1. DJ and disco
Give your child the run of the CDs for the day and have her put together a playlist for a disco. Ask her to make decorations and name the event, then set a time when she will play DJ (with Dad’s help) while you take to the dance floor. If your child is too young to work the necessary equipment, ask her to choose a favourite song and learn a special routine together.
2. Put on a play (indoors or out)
This works especially well if you have friends over for lunch who also have children. Send all of the younger set into one room – or preferably the garden – to devise and rehearse their performance. Ask for a theatrical 10-minute call before the performance. Inspiration should run wild, but if they are struggling, remind them that fairytales are a very good place to start.
3. Desert island survival
Before you are set adrift, make up a ‘desert island box’ of random objects, then imagine that you and your child are marooned on a desert island. All you have are the clothes on your back and whatever materials you can find (in your island box). After making a place to spend the night, search for food, or go fishing (using string and a yardstick) and see what you can catch. Then tell stories about your adventure and draw pictures from the journey.
4. Do a night-time safari of your garden
As evening falls, don wellies and arm yourselves with a torch for an outdoor adventure. Listen for the trills of birds and the froggy ribbets from watery ponds. Talk about where all the sounds are coming from and who they belong to. If no natural beasts are around, then be on the lookout for gurgles (very hard to see, but with a noise similar to that of drainpipes) and boogalots (who dance about frenetically but live only in the shadows): both species are very friendly and protect children from the dark.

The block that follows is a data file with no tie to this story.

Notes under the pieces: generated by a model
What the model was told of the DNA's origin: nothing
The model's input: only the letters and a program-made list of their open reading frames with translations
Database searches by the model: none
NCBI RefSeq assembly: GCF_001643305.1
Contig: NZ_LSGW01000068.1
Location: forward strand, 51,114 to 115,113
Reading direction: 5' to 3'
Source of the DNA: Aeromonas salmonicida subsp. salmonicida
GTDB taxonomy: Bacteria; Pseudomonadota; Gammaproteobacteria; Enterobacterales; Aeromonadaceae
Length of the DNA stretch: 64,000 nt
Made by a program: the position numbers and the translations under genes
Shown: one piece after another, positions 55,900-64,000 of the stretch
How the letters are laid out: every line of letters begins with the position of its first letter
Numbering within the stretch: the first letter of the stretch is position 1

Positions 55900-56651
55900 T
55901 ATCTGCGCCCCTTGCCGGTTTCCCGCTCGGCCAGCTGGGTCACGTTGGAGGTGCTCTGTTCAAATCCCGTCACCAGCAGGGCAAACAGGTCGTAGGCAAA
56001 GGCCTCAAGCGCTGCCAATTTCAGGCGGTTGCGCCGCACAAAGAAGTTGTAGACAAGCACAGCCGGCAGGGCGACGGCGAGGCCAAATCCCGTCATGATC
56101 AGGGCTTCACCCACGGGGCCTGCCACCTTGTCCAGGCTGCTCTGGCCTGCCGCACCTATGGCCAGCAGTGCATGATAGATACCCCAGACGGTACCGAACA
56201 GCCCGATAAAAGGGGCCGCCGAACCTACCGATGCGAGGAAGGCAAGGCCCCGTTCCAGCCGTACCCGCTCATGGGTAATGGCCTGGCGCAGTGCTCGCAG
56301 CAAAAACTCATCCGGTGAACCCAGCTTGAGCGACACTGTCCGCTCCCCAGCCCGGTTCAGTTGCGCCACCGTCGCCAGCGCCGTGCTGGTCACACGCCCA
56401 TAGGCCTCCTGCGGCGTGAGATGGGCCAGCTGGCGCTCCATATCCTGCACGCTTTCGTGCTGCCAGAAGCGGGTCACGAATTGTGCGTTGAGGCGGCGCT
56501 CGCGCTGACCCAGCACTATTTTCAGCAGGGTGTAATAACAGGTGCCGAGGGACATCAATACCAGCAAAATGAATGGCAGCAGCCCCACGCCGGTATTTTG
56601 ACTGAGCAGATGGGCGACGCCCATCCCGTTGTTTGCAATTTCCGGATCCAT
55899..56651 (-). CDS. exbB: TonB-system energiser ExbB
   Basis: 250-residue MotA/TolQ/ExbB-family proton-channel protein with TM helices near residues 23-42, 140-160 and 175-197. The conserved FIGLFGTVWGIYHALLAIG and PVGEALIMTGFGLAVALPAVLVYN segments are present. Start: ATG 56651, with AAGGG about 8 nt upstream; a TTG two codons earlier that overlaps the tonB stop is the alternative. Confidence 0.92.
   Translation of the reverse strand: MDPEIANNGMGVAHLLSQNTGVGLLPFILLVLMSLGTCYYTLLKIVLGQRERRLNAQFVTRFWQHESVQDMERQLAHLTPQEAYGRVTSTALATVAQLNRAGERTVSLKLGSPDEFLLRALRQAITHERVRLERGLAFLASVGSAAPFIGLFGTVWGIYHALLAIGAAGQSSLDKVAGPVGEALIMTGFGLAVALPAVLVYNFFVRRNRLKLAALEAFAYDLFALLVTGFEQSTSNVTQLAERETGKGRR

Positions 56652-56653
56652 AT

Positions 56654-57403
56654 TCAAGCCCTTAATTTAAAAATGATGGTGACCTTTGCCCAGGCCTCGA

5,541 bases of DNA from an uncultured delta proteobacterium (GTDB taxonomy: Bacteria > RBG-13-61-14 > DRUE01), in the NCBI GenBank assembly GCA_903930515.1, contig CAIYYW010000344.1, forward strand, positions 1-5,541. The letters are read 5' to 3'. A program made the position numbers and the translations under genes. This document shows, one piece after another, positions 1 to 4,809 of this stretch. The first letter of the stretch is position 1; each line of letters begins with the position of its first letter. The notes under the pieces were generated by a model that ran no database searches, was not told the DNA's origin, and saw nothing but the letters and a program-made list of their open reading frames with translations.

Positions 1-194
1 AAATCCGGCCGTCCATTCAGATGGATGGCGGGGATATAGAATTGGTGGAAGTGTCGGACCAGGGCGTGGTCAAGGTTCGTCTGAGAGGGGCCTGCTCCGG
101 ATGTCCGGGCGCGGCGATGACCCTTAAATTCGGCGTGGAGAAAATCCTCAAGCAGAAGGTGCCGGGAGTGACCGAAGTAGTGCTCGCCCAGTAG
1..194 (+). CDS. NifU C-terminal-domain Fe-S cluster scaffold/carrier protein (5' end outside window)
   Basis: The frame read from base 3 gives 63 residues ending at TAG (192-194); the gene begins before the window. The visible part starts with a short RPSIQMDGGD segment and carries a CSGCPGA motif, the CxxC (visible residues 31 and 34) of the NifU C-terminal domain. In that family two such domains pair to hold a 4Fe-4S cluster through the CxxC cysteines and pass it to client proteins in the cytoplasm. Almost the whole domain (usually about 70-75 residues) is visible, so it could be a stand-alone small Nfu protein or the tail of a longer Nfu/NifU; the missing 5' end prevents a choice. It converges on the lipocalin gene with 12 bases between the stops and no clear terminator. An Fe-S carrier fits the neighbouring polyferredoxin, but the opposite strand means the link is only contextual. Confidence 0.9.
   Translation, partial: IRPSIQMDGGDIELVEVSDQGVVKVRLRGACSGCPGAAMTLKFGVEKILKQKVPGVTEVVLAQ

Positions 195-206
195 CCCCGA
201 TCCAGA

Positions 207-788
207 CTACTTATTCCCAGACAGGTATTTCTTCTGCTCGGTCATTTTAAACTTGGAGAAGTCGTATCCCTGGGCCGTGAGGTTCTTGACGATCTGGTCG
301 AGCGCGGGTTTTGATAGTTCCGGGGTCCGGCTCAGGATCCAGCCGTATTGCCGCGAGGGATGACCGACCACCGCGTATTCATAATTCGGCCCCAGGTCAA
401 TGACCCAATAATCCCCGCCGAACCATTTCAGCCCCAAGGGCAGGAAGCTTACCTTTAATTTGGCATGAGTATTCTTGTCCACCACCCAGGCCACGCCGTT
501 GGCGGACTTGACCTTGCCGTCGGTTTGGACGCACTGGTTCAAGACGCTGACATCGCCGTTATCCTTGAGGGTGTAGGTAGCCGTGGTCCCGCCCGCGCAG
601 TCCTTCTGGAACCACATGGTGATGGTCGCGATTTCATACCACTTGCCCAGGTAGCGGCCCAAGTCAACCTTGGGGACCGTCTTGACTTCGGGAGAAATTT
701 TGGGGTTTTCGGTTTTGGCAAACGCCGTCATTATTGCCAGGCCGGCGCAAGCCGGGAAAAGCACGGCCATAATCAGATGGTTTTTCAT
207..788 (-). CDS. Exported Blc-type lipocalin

5. Perform with a DIY band
Make a kazoo – use an old toilet roll with a piece of waxed paper secured over the end with an elastic band, then just hum into the open end; percussion – collect pots and pans (and perhaps a big plastic bucket for a bass drum); create a water glass xylophone – line up at least five glasses filled with water to different levels to create different tones; chimes – pull out a set of picnic cutlery and just set one piece on each ‘arm’ of a cutlery stand; bells – collect old bottle tops and string about five to 10 on an old hair band. Now that your ‘band’ is ready, see what tunes you can play.
6. Set up shop and sell your wares
First ask your child what kind of shop she wants – does she want to sell clothes, food, musical instruments or even her own art? For younger children, use Monopoly money to barter and trade with them. Older children could invite their friends around to be customers and run their own market.
7. Do a scavenger hunt
Make a list of 10 items your child will need to collect. Ask him to put the first object in a ‘Treasure Chest’ in the room where you are, then tell him the next item on the list; when he has collected all 10, offer him a prize. You could also choose the items so that number one is one apple; number two is two shoes, and so on.
8. Set up a fortune teller’s stall
Curtain off a corner of a room to be a fortune teller’s ‘stall’, tie a scarf around your child’s head and wrap her in some big gypsy-style jewellery, then set up a selection of origami fortune tellers (see Origami Fortune Tellers in our Arts & Crafts section) from which her customers can choose. Cross her palm with silver and the future is yours for the knowing…
9. Decorate your bike
Using at least three different colours of crêpe-paper streamers, fluffy wools, coloured straws (for your wheel spikes), bells and toys, create your new super fun bicycle. (Now do that Tour de France – in your garden).
10. Do a traditional wash day
Lather up an old-fashioned washing tub (an old tin is perfect, but a plastic bucket will do) and give your child a scrubbing board (a big wooden chopping board is ideal), then set them to scrubbing your old, worn-out clothes with a bristly brush. All the washing then has to be rinsed – using water from the well (the outdoor tap) and wrung out before being hung out to dry.